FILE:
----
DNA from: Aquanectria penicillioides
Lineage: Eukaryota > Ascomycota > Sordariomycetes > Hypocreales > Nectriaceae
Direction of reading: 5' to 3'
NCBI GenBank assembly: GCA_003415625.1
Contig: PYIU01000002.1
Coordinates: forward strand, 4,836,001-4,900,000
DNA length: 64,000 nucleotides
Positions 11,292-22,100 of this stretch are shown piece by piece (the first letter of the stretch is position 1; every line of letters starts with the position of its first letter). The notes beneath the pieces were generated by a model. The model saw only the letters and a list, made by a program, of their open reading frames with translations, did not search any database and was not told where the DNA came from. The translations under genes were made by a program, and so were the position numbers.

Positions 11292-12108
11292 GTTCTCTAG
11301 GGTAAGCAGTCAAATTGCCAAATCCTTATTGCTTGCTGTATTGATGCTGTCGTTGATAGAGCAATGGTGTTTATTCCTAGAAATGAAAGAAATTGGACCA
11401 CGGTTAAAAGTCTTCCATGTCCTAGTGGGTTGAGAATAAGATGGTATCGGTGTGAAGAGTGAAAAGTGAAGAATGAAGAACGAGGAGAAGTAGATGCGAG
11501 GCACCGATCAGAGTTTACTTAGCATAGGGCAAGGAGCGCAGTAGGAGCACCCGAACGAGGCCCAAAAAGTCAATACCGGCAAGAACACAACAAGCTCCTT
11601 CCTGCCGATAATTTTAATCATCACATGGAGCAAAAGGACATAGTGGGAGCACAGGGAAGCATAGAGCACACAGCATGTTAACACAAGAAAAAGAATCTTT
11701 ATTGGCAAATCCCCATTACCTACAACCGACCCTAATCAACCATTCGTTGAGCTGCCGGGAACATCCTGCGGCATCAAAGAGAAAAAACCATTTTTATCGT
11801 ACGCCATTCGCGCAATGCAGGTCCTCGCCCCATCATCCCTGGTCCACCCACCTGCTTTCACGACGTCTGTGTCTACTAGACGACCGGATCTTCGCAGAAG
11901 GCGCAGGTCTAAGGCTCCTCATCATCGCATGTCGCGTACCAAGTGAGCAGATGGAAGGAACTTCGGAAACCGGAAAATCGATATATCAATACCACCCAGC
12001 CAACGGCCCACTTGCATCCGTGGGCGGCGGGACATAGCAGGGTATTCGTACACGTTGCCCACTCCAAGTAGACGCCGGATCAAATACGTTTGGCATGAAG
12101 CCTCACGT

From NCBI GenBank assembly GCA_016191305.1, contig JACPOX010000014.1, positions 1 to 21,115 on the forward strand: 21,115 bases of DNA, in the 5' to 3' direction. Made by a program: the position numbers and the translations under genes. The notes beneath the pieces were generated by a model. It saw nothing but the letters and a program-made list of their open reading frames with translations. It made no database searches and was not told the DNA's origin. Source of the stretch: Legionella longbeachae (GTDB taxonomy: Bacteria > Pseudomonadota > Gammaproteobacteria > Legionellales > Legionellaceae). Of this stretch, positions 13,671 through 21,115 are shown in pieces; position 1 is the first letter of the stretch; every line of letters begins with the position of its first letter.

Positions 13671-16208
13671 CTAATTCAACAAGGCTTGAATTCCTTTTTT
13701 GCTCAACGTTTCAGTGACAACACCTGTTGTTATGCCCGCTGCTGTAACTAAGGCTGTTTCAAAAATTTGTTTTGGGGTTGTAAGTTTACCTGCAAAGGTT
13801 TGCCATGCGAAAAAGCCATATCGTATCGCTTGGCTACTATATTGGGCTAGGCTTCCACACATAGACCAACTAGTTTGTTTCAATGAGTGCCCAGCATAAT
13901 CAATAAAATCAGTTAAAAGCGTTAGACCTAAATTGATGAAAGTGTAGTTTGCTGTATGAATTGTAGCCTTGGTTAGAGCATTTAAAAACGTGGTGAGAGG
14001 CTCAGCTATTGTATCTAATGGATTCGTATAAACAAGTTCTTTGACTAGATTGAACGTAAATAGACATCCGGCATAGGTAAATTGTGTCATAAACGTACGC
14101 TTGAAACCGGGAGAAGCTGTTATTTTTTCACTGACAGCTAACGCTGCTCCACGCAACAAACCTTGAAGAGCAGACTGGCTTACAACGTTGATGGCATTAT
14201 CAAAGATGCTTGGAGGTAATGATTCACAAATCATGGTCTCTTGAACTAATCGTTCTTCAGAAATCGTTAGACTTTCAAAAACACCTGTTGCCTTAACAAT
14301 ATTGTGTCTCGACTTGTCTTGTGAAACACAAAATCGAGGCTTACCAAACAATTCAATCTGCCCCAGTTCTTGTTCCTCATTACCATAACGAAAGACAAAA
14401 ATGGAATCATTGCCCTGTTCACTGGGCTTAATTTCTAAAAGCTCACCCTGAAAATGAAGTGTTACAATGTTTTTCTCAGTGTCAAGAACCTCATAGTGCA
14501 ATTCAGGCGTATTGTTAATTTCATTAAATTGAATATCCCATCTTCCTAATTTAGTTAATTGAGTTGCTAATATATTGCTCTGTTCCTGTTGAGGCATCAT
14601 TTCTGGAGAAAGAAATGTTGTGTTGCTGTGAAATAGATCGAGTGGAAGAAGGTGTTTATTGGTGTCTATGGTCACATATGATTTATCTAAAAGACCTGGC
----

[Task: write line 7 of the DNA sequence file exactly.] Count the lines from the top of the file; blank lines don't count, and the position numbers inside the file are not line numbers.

DNA length: 64,000 nucleotides